At first, cardboard, wood, and agricultural residues such as corn stalks and soybean straw will be used. The plant’s ultimate feedstocks, however, will consist of Miscanthus grass, prairie grass, switchgrass, and hybrid willow grown by local former tobacco farmers. It takes two to three years for these perennial crops to mature to the point that they can be harvested for feedstock. At six or seven tonnes of biomass per acre, more than 15,000 acres will be required to make 100,000 tonnes of product annually. The venture is also involved in a research study with Ontario Power Generation to investigate biomass options to supplement and replace coal by 2014 at the Nanticoke Generating Station.
– Treena Hein

Hearst Pellet Plant
Industries LacWood is preparing to open northern Ontario’s newest pellet plant. Normand Lacroix is president of Industries LacWood in Hearst, Ontario, a company of approximately 60 employees that manufactures wood products such as bed slats and shelving units.
 Lacroix intends to expand his business by opening an internally operated pellet plant, which is expected to be fully running by June 2010.
“We are implementing this project to add value to the end cuts of the raw material we are already using,” says Lacroix.

According to Lacroix, Industries LacWood uses high-quality wood to make its products, and the pellets will be no different. At this point, the raw materials that will be used to produce the pellets will come strictly from the company’s factory.

“We put high importance on the quality of the raw material, which I think is something that will set us apart from other plants,” Lacroix says. He notes that the wood he uses is dried to 10% moisture content, and he intends for the pellets to have a high BTU content.
Industries LacWood will build most of the equipment used in the plant, with the exception of a hammermill and a pellet mill. The hammermill will process the raw wood before it’s fed into an electric-powered, all-in-one pelletizer that Lacroix has purchased from Sweden Power Chippers. The pelletizer will press out 6 mm by 2 cm pellets and then cool them. It has a production rate of one tonne/hour of pellets.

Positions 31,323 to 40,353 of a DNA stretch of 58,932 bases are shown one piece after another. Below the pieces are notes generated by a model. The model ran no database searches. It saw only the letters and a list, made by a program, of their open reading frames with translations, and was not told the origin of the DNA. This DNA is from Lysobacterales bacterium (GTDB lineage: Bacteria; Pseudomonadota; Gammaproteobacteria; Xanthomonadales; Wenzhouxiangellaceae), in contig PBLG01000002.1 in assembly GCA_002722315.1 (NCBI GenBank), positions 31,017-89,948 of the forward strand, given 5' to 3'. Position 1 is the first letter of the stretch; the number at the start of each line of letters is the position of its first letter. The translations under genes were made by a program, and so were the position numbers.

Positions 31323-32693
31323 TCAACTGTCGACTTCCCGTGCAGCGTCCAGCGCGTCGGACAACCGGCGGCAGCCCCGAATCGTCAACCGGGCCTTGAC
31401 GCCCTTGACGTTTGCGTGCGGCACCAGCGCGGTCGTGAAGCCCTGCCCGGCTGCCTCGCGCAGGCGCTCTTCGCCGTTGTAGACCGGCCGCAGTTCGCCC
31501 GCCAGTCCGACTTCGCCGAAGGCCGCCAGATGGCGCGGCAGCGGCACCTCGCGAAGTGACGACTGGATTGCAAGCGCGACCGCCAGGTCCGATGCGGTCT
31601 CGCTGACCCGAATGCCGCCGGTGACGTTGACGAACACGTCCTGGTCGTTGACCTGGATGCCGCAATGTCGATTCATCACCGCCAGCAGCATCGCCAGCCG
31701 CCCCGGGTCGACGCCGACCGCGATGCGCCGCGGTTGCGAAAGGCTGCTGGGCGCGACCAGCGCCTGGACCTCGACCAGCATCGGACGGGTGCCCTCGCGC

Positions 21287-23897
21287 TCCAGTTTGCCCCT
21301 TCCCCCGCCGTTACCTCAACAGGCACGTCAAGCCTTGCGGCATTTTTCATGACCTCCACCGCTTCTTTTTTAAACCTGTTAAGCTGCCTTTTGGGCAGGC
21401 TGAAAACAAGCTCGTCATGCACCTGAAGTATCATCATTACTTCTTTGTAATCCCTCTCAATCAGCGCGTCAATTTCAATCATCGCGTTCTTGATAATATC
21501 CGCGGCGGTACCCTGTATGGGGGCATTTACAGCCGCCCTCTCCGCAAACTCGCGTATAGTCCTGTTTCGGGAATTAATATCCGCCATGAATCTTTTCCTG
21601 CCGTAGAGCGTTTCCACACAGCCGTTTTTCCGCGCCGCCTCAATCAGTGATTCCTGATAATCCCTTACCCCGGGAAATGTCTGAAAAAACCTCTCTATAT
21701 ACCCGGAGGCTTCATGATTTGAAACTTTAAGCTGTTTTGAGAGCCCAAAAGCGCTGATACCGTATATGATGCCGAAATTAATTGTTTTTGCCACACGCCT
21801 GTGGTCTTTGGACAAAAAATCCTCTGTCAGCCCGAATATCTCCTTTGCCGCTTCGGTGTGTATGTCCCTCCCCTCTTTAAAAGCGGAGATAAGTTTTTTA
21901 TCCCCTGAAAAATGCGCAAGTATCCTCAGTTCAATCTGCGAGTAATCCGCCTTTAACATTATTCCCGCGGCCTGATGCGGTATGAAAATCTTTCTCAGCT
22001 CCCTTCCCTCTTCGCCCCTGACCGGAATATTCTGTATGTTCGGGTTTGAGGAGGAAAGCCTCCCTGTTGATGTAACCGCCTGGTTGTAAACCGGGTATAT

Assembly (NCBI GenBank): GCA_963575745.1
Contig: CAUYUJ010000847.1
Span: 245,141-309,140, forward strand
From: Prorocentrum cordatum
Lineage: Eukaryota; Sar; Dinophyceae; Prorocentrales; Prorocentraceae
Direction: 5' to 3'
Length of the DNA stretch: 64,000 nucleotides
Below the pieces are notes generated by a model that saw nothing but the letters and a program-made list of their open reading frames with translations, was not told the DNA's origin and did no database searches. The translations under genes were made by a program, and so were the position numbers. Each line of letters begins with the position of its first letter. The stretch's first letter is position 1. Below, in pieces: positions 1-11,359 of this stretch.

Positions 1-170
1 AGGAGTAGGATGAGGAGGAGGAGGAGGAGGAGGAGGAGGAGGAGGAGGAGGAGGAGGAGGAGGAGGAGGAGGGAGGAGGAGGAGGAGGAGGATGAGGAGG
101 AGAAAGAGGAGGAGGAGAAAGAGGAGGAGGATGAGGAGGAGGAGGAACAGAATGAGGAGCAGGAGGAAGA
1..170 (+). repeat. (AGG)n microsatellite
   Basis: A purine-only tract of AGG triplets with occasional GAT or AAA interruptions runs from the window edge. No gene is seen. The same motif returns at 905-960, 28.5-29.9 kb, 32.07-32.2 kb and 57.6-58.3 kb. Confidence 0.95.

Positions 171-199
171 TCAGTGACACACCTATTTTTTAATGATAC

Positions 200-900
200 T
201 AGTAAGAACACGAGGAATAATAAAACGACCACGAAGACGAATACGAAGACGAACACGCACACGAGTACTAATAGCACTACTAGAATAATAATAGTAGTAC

After researching various types of pellet mill, Lacroix decided that this particular machine would best suit his needs. “We have the knowledge and capacity to build the conveyor and everything else we need,” Lacroix says. “It is a fully internal project.”

Lacroix also purchased a Taylor scale and Fischbein sealer to package the pellets. They will be bagged on-site and distributed by Industries LacWood. Lacroix is planning to offer a variety of distribution options, including 30- to 40-lb bags, one-tonne bags, and large bulk bags.

Lacroix believes he will have no trouble supplying his targeted residential market. “We are expecting to produce about 7,000 tonnes/year,” he says. Although this is a small output compared to the larger-scale pellet plants, Lacroix doesn’t foresee a problem with developing his market. “It really will be a product produced in the north, for the northerners. The population here is more sensitive to green energy, so that is what we want to promote,” says Lacroix. Industries LacWood is interested in supplying to the agricultural industry, and Lacroix is looking into offering the pellets to greenhouses. There are no current plans to target an industrial market, but Lacroix has not dismissed that option.
– Stefanie Wallace

Print this page


Stories continue below